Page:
I can deny it all I want, but old age is creeping up on me.  I sometimes forget to do a task within 5 seconds of remembering to do said task.  Forgetting my truck key three days in a row, however, takes the cake.  And cake is easy to eat once the teeth have gone and I'm left with only my gums.

I've perfected the art of breaking into my own truck by now. Photo by Big Q

It all started Friday night with me actually thinking ahead to save time and gas.  As I left for the Temple football game Friday night where I do the radio play-by-play, I decided to take the station vehicle.  I did this because I knew I had a remote broadcast Saturday and taking it Friday would save me time Saturday.

It was this clever thinking that led to my downfall.  After my remote was finished Saturday I came back to the station to to drop off the station vehicle and get my truck.  It was only after arriving at the station that I realized I'd left my key at home.  I'd left my windows in my truck down just enough to leave me with hope.

It's only once every few weeks when I find myself sitting at my desk in my office.  99.99% of the time I'm in one studio or another, on the air or preparing to go on the air.  Because my studio was in use last week I took up refuge in my office, where I just so happened to notice an unfamiliar painting of cats on top of the book shelf.  Underneath the picture was a wire coat hanger that had been unraveled.  I was perplexed, but I went on with my day.

This is the little devil at the heart of my problems. It's easy to leave behind when you're not thinking about (or needing) it. Photo by me.

I've since found out that the picture was part of a co-worker's Halloween costume.  The coat hanger is still a mystery, but it did help me out on several different occasions.  Once I realized I was keyless I didn't lose hope.  I used good old-fashioned American ingenuity and used the coat hanger to pick the lock.  I thought briefly about throwing the coat hanger away after I was done, but I stopped myself at the last second and put it back inside.  "I may need this someday", I thought to myself.  Little did I know that someday was LATER THAT SAME DAY.

It was early Saturday evening when my wife asked me to pay a bill online.  Not a problem, except I'd left my laptop in the studio at work.  I knew the bill had to be paid, and I knew I wasn't getting out of a 30-minute roundtrip back to work.  It was halfway to work when I thought, "Oh, I can pick up my truck while I'm here".  The only problem, of course, was I'd left the key at home.

Once I got to work I also realized my laptop wasn't in the studio.  Rather, it was in the backseat of my truck.  Once again I went to work with the coat hanger.  There was never a doubt this time that I'd be using it again real soon.  "Soon" turned out to be less than 24 hours away.

If at first you don't succeed, get the coat hanger. Photo by Big Q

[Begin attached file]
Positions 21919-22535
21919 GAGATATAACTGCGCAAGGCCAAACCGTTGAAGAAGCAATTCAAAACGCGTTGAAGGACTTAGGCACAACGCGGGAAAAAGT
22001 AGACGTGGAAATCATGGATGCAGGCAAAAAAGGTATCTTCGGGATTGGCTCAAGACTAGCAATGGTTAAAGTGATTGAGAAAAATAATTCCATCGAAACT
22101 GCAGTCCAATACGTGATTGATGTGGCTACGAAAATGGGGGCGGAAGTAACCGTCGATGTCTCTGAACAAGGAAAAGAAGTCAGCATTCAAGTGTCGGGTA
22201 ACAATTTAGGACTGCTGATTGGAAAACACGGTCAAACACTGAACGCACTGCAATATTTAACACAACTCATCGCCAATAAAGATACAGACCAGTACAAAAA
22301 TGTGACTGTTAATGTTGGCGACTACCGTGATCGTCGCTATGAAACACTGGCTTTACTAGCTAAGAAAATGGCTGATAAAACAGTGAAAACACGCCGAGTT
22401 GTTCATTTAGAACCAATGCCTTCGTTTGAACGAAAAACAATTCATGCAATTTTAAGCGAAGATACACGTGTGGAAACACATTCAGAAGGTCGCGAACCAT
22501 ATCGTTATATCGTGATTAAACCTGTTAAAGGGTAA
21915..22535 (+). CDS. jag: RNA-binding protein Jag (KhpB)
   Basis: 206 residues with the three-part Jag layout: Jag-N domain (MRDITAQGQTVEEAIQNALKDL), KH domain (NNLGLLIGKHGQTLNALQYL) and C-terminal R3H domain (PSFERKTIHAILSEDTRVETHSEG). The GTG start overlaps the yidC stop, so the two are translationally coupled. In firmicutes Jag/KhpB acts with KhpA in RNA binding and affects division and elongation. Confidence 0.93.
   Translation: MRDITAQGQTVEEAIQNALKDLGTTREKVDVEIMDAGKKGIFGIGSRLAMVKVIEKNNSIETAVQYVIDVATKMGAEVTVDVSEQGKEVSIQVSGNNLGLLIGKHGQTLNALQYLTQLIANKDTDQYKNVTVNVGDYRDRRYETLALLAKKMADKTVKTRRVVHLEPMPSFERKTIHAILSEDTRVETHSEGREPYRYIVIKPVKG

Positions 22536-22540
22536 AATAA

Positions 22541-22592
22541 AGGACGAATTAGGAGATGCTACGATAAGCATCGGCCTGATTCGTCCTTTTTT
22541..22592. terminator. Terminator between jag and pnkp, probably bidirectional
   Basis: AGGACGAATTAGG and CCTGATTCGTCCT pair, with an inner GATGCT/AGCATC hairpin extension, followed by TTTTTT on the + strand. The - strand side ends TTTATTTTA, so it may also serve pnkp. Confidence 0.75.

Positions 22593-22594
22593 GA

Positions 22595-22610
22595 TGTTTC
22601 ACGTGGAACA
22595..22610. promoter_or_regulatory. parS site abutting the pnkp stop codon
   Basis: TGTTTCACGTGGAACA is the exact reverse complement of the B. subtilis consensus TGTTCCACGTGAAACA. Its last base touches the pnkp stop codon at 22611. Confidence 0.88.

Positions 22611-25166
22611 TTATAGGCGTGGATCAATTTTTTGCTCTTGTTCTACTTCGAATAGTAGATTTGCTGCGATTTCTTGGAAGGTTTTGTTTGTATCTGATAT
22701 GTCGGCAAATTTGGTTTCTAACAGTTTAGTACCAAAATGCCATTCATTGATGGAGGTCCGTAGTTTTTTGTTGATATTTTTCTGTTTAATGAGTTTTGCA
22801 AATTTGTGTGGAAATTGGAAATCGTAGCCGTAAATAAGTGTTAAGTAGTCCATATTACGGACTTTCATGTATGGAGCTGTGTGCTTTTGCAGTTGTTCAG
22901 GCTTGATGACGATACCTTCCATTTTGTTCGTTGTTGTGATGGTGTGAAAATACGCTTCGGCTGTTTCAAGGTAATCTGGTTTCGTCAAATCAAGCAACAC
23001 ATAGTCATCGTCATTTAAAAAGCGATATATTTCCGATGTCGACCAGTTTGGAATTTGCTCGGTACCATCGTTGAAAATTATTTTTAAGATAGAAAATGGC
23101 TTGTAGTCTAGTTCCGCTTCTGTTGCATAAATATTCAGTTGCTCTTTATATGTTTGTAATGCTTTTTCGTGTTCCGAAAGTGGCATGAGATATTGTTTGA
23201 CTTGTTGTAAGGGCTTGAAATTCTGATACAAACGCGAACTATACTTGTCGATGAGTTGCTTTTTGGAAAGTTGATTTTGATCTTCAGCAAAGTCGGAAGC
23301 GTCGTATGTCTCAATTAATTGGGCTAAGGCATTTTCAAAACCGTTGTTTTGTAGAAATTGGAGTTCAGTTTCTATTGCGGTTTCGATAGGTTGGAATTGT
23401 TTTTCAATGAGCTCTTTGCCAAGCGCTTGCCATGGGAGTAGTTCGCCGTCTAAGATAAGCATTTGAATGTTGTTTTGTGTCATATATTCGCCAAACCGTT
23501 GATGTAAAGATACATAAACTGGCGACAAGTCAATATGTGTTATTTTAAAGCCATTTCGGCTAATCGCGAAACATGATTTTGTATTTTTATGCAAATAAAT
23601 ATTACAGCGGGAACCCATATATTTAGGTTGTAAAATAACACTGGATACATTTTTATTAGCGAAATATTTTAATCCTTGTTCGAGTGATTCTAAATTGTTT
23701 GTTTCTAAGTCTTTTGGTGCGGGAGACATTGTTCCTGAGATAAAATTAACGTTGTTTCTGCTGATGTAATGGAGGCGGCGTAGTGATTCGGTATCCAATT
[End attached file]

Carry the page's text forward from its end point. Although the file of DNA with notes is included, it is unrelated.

Sunday is a workday for me.  It's just as simple as that.  I've got, on average, an hour or two of work every Sunday, longer in the summer & the Party Pontoon.  With my mind so keenly focused on the work at hand, and the grocery list that awaited once I was finished, I once again left the house without a truck key.

My truck holds anywhere from 1 to 5 pairs of sunglasses at any given time, and Sunday I needed my shades.  Another trip to my office for the coat hanger made it three times in two days I'd broken into my own truck, after having never done it before.

The kicker to the story, and what makes it truly a Jamie story, is that Monday I was back at work without my key.  Don't ask me why.  I just hadn't had a cup of coffee before leaving the house and I wasn't even thinking.  I just grabbed a pair of keys (station vehicle keys) and ran out the door.  I didn't think this would be an issue until I realized I wasn't feeling well.

I'd been sick over the weekend, and that feeling was returning.  I knew I had to get out of there, and quick.  With the station vehicle at another remote broadcast, I was stuck.  I had no way home, and I needed to get home in a hurry.  In stepped Kelsey, putting her own health at risk being in the same confined space as me to drive me to my house so I could FINALLY get me key and take my truck home.

Three break-ins and several face-palm moments later, Rhianna (my truck's name) was safe and sound back at home.  It concerns me a little that I could break into my truck three different times without one concerned citizen reporting it.  That would certainly explain why several of our previous vehicles had been robbed without a single report of anyone seeing it.  Thankfully, the new video cameras are installed and if any rif raf (other than THIS rif raf) decides to get cute we'll have them... in high-def.